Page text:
Jackson Public Schools and Northwest Community Schools are two of the stars in the Center for Family Health’s galaxy of community partners.
Jackson is host to three school health centers at Northeast, Parkside and Jackson High; Northwest has a center at R.W. Kidder Middle School.
Cari Bushinski, Northwest director of curriculum, says the health center fits right into the district’s emphasis on coordinated school health.
“The partnership between the Center for Family Health and the district is something we are really proud of and work hard to maintain,” she said.
“I’d like to see the word spread about the center, increasing awareness, accessibility of what is being offered right here on our campus.”
The health center works with the district on issues beyond immediate health care. Center staff members serve on the district’s sex-education advisory committee and will be working with Northwest to increase awareness and education about mental health among students and school staff.
Barbara Baird-Pauli, principal for instruction at Jackson High, says having health care readily available for students’ acute and chronic illnesses, and well care is a huge plus.
“When kids have an issue, it is hard (for them) to be focused on learning,” she said. Health center staff members “really have a respect for the importance of kids being in class and they minimize the time out of class.”
In addition, medical staff members are partners in other ways.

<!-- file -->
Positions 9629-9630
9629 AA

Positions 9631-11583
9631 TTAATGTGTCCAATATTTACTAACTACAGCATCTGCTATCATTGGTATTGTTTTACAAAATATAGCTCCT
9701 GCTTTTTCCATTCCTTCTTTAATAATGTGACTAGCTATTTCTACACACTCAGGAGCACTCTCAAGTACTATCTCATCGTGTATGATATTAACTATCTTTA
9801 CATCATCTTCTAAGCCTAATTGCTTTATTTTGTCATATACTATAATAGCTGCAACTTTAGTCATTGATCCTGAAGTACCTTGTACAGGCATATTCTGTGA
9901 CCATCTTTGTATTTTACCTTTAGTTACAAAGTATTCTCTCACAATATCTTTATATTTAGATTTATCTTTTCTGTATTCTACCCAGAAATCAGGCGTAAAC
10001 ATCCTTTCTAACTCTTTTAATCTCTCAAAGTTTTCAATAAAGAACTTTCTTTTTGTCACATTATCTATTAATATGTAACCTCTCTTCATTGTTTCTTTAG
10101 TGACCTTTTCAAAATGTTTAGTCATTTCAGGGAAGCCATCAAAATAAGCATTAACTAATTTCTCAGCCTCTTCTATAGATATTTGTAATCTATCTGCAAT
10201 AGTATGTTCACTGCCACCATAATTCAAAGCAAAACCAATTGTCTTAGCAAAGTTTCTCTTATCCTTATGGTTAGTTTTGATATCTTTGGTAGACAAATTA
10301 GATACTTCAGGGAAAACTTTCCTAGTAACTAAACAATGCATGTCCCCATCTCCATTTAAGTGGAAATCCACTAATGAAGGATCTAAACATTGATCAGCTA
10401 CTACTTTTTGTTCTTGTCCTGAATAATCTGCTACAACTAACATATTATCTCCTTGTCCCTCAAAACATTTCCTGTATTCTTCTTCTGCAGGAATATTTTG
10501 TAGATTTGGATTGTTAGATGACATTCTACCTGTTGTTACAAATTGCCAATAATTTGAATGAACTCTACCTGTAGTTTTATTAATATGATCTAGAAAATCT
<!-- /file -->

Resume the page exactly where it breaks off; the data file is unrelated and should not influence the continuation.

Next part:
They provide help in emergencies when students have asthmatic, diabetic or potential heart-related concerns, Baird-Pauli said.
“They are at those (emergency) sites in minutes,” she said.
The center’s therapist also helps deal with students’ “dietary issues, eating disorders, gender identity and other general social-work-related events that go in in the life of a high school students,” she said.
Baird-Pauli’s praise was echoed by Melissa Paschall, Northeast principal, who appreciates the school health centers as a staff member and a parent.
She said that when she learned kids can use the center even if they have a doctor, she signed her high school son up.
Northeast’s dental office presents a program on dental health for all the students every year, including giving each student a toothbrush and toothpaste.
For some children, she said, it’s their first toothbrush.
Paschall particularly likes having a therapist at the center. She cited a few students who had a need for intense counseling; they received it at the center with a minimal loss of instructional time.
“With three of them, there was a huge change in their behavior,” Paschall said.
Baird-Pauli summed up why the partnership with the Center is important:
“At one time, having a school health center might have been seen as a luxury, but I would definitely put it in the vein as a necessity.”